I’ve heard all the rationalizations, the explanations. The most common apologia goes something like this: “You don’t understand, these parents have large families. It’s a lot to handle. They can’t be everywhere at every moment. They do the best they can.”
What’s wrong with that way of thinking? For one thing, it suggests that having many children is an excuse for shoddy parenting. I am a new mother, joyously raising my first child. So no, I don’t know what it’s like to juggle a house full of youngsters. But I know that once a couple brings a child into the world, that child is their responsibility to take care of – a difficult mission that should be not accepted lightly.
Of course, it’s not just those with large families who can feel overwhelmed; taking care of even one child is an exhausting 24-hour job. But parenting is not baseball. We don’t get three strikes. There are no excuses when it comes to safety – not for letting a baby travel in a car without a car seat, or a toddler play alone in the backyard, or a child too young to ride a bike walk unchaperoned to a neighbor’s house.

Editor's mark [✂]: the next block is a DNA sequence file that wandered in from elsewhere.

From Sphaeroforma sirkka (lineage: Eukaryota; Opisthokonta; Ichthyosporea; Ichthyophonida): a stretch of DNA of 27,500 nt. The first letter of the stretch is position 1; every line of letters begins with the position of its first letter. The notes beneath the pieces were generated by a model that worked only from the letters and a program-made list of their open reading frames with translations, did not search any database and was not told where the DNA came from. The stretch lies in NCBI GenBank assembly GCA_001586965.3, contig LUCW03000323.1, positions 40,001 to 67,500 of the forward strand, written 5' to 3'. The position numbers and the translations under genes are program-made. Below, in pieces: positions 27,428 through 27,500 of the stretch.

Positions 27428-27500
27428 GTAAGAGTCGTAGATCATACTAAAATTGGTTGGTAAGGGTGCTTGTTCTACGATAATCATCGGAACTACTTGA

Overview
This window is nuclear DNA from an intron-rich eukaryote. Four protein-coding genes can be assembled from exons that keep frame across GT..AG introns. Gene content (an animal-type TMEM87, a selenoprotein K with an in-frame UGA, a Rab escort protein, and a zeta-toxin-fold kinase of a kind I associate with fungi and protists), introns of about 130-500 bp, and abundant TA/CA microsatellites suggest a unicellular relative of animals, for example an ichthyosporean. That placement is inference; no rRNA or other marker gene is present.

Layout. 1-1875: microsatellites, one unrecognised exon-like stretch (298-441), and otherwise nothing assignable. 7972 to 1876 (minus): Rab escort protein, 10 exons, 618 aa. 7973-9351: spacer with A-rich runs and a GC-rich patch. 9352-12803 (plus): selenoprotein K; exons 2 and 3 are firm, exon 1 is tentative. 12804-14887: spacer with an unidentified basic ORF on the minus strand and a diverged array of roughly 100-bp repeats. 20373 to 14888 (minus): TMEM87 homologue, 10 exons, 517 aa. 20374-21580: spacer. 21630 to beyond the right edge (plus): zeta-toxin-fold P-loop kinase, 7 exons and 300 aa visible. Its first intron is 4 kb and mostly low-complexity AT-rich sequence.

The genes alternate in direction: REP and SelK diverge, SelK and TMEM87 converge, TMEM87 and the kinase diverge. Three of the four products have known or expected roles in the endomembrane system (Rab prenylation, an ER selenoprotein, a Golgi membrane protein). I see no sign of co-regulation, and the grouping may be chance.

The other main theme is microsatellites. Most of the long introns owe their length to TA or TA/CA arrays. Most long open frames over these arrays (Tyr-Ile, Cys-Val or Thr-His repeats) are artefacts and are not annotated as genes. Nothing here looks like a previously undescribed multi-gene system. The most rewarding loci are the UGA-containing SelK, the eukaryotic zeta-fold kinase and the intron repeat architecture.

In our material world, parents ought to put as much energy into protecting their children as they do protecting their homes. I’ll never forget what my cousin once told me about a couple she knew going away on vacation and leaving their kids with a babysitter. They were busy locking up their silver and valuables. How, she wondered, could they entrust their children to a caregiver whom they could not trust with their mere possessions?
I still don’t know whether I did the right thing keeping quiet in the store the other day. But if perchance that mother is reading this article, she’s certainly heard an earful. And maybe, just maybe, she’ll pardon my intrusion and, from now on, think twice about letting go of her child’s hand.